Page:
Blue whales make unusual early debut
The largest mammal on Earth made an unusually early appearance off the Orange County coast Sunday, surprising and delighting whale-watching experts who have never seen it here this early.
Usually, the blue whale is spotted when it's warmer, closer to May. But Dana Wharf Sportsfishing and Whale Watching reported seeing two blue whales throughout the day Sunday feeding on krill about six miles off the coast. Capt. Dave's Dolphin and Whale Safari reported seeing four blue whales on their trips Sunday and another sighting Monday morning.
Dana Wharf captain Corey Hall said that at first glance Sunday, he thought they were humpbacks.
"It ended up being blue whales; we were completely caught off-guard," he said. "We got to see them fluke, which was super awesome. Hopefully, they are staying in the area."
Seeing the whale fluke – its tail emerging from the water and reaching toward the sky – was an extra treat for spectators.
Hall said the water has stayed chilly, allowing the whales' main food source, krill, to linger on the water's surface. That abundance of food has also kept fin whales in the area for the past week.
He said it is great timing for the blue whales to show up, with the 42nd annual Dana Point Festival of Whales kicking off next weekend. The festival – held for two consecutive weekends – draws 100,000 people to enjoy family-friendly festivities that put a spotlight on the massive mammals off the coast.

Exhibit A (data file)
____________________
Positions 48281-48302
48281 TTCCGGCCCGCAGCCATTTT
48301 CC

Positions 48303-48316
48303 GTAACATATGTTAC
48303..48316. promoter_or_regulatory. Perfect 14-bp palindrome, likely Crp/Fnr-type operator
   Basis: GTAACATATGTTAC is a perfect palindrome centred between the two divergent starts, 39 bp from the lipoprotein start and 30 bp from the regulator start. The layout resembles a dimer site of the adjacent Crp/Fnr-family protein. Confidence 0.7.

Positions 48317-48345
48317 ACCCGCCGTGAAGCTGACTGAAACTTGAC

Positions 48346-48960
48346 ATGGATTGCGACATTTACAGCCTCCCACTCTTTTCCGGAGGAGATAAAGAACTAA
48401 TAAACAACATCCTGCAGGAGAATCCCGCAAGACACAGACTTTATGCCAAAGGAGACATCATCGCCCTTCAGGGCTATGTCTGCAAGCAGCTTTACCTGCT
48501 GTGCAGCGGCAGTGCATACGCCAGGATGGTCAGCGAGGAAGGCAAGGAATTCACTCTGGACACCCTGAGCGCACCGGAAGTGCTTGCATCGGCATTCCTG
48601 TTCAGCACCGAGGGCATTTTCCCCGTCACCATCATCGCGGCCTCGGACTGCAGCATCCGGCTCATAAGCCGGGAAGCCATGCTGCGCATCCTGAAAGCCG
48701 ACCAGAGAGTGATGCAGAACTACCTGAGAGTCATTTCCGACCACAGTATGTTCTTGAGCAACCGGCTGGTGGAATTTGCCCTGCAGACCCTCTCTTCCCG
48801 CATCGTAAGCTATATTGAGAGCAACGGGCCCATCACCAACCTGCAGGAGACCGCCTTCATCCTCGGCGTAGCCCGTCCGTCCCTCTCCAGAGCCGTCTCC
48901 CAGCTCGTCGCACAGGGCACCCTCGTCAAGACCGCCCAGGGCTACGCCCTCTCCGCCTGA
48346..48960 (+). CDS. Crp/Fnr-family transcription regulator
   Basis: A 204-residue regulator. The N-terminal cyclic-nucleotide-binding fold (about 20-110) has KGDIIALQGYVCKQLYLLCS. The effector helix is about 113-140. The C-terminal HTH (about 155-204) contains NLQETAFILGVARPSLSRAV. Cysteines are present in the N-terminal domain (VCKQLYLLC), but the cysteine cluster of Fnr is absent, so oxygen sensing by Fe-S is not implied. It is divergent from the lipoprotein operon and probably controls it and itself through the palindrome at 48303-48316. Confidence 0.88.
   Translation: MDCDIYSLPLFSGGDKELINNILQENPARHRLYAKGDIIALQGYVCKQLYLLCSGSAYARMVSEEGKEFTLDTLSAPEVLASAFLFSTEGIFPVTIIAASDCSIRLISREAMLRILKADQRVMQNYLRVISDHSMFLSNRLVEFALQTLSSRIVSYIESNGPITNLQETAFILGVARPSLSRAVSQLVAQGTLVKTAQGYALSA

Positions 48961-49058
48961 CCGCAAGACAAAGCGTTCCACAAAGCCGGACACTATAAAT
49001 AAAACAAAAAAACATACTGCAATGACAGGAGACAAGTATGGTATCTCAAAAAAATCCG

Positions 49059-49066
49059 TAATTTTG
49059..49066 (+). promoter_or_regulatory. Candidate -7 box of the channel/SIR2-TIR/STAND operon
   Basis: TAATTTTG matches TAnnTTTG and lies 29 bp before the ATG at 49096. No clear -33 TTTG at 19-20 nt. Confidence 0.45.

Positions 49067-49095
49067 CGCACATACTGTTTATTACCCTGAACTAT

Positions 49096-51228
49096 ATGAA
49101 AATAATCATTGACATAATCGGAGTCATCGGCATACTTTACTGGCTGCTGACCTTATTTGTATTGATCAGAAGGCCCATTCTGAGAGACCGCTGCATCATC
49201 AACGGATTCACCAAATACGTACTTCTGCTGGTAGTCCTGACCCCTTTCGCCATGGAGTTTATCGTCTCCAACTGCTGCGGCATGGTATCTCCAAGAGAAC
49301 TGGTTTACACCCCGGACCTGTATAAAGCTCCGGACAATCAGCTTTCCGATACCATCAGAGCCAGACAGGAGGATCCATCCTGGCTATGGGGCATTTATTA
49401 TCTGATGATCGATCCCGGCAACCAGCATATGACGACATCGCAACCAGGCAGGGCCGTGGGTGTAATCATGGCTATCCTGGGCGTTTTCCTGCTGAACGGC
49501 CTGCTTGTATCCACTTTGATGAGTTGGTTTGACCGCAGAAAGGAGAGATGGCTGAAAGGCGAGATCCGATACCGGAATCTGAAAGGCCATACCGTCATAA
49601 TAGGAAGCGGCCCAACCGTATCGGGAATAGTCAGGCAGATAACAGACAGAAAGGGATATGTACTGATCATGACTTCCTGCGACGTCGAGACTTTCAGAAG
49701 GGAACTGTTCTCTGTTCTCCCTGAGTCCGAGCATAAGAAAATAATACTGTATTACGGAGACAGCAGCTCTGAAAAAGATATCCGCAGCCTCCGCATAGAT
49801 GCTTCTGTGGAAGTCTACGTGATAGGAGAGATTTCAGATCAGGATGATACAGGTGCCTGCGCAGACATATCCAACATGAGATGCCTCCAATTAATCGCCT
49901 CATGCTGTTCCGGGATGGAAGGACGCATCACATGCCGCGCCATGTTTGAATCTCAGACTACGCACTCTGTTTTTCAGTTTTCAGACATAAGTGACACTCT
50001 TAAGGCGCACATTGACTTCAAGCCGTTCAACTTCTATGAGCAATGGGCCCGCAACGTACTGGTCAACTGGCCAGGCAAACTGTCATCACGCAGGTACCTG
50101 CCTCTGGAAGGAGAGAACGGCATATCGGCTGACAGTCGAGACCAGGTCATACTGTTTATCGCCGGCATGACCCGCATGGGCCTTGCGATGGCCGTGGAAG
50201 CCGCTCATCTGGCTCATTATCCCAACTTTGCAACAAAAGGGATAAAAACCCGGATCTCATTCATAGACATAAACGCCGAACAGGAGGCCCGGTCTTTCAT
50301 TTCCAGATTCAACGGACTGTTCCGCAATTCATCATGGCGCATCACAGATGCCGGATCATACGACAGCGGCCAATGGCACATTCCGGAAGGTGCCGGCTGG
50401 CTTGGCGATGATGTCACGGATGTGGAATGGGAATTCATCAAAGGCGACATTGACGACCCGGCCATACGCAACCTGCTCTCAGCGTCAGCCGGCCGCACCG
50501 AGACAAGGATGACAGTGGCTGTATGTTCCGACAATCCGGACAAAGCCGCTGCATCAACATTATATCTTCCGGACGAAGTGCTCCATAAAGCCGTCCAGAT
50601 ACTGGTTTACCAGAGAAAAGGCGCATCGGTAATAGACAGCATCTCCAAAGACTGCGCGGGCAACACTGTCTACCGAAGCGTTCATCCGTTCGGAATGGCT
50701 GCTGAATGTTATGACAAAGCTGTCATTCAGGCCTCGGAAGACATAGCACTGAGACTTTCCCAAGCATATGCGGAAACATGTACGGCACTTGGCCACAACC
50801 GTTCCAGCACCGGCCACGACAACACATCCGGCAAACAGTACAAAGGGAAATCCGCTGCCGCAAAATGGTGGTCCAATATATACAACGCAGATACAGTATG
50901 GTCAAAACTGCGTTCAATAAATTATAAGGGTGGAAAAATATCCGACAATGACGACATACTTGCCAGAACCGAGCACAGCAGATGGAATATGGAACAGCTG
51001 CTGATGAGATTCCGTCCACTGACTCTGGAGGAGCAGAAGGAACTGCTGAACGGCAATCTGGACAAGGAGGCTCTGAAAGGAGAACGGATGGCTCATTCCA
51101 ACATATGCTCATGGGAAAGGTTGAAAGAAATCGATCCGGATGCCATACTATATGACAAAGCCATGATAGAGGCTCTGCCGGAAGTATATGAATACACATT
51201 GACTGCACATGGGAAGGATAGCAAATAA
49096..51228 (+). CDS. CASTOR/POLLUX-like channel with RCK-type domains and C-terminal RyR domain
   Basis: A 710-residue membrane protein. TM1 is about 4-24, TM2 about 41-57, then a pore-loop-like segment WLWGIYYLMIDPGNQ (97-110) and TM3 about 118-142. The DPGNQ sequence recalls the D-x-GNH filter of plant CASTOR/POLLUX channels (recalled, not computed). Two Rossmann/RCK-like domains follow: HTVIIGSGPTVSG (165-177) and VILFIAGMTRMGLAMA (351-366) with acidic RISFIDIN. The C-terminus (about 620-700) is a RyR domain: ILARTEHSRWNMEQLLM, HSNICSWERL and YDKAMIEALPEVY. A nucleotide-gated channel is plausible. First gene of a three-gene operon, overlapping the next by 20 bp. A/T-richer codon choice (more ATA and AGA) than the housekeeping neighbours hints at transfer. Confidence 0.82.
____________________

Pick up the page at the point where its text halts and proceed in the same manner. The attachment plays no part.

Dave Anderson, owner of Capt. Dave's Dolphin and Whale Safari, said he heard that four blue whales were spotted in Monterey in mid-February, and then got word that a few showed up in Long Beach a few days ago.
"I think they may be tracking down the coast," he said. "We don't know for sure, but it's entirely possible."
The blue whale's migration patterns are much more sporadic and unpredictable than that of the gray whales, which are on their annual migration from Alaska to Baja to breed in the Sea of Cortez.
It was once big news to see just two or three blue whales off the Orange County coast each year – the majority of them would hang around in Monterey to feed. But in the mid-2000s, they started showing up in the hundreds off Orange County, creating a new market for whale- watching charters that previously relied mostly on the gray whales for their operations.
But that isn't something to get used to, said Anderson.
"People have started to get complacent with the whales, and think that they'll always be here," he said. "I'm still not settled into there being a blue whale season – I still see it as a gift. Every year, it's totally different. No one really knows what the blue whales are doing."
What is known is that about 2,000 blue whales hang out off the coast of California during summer months. Anderson said he hopes the most recent sighting means they will be here during winter as well.
"There's no reason they couldn't stay here all year 'round if they wanted to," he said. "Everything is constantly changing with the ocean and these animals."
In 2012, Capt. Dave's reported 845 blue whale sightings, with the first spotted June 6.
Hall said the blue whales are much more impressive than the grays because of their sheer size, with flukes reaching a span of 12 to 14 feet. The whales spotted Sunday were about 75feet long. Unlike gray whales, which are cruising by on their migration, blue whales will linger for a bit and eat – great for spectators enjoying the show.
For local whale-watchers, it's a perfect time for the blue whales to show up, because most gray whales have made it to their destination down in Baja, and are hanging out in warmer waters before heading back to Alaska, he said.
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